President Donald Trump wrote on Twitter Saturday night that if Iran retaliates for the U.S. airstrike that killed Gen. Qassem Soleimani near Baghdad, the U.S. is prepared to "hit very fast and very hard" at 52 sites inside Iran, including some important to "the Iranian Culture."
Targeting cultural sites could be considered a war crime under international agreements to which the U.S. belongs, according to both Trump's political foes and former national security officials.
The number 52 used by Trump in his tweets also matched the number of Americans seized in the November 1979 takeover of the U.S. embassy in Tehran. They were held hostage for 444 days.
Secretary of State Mike Pompeo appeared on ABC's "This Week" Sunday and said, "The American people should know that every target that we strike will be a lawful target, and it will be a target designed with a singular mission, of protecting and defending America."
In the days since Soleimani, leader of the Islamic Revolutionary Guard Corps, was killed by U.S. drones, Iranian leaders have vowed revenge.
Anticipating possible Iranian retaliation in the region, the Pentagon dispatched 3,500 soldiers from the Army's 82nd Airborne Division to Kuwait and augmented security at the U.S. embassy in Baghdad.
Destroying cultural sites could be considered a war crime under the 1954 Hague Convention for the preservation of cultural sites and United Nations Security Council Resolution 2347, which was passed unanimously in March 2017 in response to the Islamic State's destruction of historic sites in Iraq and Syria.
That resolution "deplores and condemns the unlawful destruction of cultural heritage, inter alia destruction of religious sites and artifacts, as well as the looting and smuggling of cultural property from archaeological sites, museums, libraries, archives, and other sites, in the context of armed conflicts" and states that such acts could constitute war crimes.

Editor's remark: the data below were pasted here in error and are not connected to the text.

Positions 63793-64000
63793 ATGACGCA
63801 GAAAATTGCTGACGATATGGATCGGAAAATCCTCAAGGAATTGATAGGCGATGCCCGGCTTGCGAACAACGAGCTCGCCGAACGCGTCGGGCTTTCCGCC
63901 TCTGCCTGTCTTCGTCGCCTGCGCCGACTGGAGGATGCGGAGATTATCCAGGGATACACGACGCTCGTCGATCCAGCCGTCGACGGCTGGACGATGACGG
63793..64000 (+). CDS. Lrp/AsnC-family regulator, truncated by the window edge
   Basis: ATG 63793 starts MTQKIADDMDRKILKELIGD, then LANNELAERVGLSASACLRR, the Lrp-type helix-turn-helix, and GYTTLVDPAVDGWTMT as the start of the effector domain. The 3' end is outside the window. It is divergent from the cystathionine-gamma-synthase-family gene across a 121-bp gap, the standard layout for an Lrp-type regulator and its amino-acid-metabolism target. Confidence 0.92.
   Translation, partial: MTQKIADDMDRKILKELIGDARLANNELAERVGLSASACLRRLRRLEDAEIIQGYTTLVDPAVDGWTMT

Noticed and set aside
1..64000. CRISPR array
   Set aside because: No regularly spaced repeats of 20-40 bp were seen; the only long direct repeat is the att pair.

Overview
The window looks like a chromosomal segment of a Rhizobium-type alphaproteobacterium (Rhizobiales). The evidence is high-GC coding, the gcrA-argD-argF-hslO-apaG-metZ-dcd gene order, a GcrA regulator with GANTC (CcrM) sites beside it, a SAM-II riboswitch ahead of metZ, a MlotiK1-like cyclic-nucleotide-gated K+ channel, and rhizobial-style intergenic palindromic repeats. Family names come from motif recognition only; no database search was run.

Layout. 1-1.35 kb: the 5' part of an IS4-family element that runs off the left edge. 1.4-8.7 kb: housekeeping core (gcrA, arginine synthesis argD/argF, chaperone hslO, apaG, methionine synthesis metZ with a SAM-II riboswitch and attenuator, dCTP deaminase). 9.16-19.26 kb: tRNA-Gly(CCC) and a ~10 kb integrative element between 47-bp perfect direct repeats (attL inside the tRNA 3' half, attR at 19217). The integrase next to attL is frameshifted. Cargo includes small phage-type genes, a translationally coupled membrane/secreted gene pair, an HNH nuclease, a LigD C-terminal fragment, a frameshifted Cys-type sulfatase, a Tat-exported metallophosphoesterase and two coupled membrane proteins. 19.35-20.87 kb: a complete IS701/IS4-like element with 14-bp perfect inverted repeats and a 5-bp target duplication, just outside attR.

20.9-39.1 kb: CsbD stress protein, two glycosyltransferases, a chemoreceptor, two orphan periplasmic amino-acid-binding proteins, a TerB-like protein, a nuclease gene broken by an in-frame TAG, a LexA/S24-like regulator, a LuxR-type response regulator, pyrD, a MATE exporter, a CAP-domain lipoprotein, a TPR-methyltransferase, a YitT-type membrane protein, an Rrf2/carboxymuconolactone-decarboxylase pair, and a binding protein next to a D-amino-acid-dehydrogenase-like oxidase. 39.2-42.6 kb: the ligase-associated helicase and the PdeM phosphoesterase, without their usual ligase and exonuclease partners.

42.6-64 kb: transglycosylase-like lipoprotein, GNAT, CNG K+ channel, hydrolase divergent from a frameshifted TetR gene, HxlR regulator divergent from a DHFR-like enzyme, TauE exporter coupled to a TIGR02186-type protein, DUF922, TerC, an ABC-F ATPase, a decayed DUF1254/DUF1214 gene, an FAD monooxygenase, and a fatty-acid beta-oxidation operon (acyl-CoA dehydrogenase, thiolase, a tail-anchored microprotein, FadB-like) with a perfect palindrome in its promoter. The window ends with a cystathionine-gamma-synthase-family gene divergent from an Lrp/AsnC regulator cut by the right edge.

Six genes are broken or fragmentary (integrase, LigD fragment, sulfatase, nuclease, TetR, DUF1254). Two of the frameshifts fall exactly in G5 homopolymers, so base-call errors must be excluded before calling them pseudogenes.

"These are not legitimate military targets, and saying they are potentially opens up our cultural sites to be targets of Iran," said Mick Mulroy, an ABC News contributor and formerly the deputy assistant secretary of defense for Middle East Policy. "The statement that we are targeting culturally significant targets in Iran undermines the message to the Iranian people that we are not against them."
Trump's tweets drew criticism on social media from other former national security officials and political critics.
"The more the walls close in on this guy, the more irrational he becomes," Democratic Presidential candidate Joe Biden tweeted in response to Trump.
"For what it's worth, I find it hard to believe the Pentagon would provide Trump targeting options that include Iranian cultural sites," tweeted Colin Kahl, a former top Pentagon official in the Obama administration. "Trump may not care about the laws of war, but DoD planners and lawyers do ... and targeting cultural sites is war crime."
When reached by ABC News for comment late Saturday, a Pentagon spokesperson referred questions about Trump’s tweets to the White House.
Typically, U.S. military planners consider a "proportional" response to a provocative military act, as happened in June when Trump initially approved airstrikes on Iranian air defense systems that shot down an American drone.
Trump called off the airstrikes shortly before they were set to take place when he learned that as many as 150 Iranian casualties were possible.
The president later tweeted that the death of that number of Iranians would not be "proportionate to shooting down an unmanned drone."
ABC News' Shannon Crawford and Adia Robinson contributed to this report.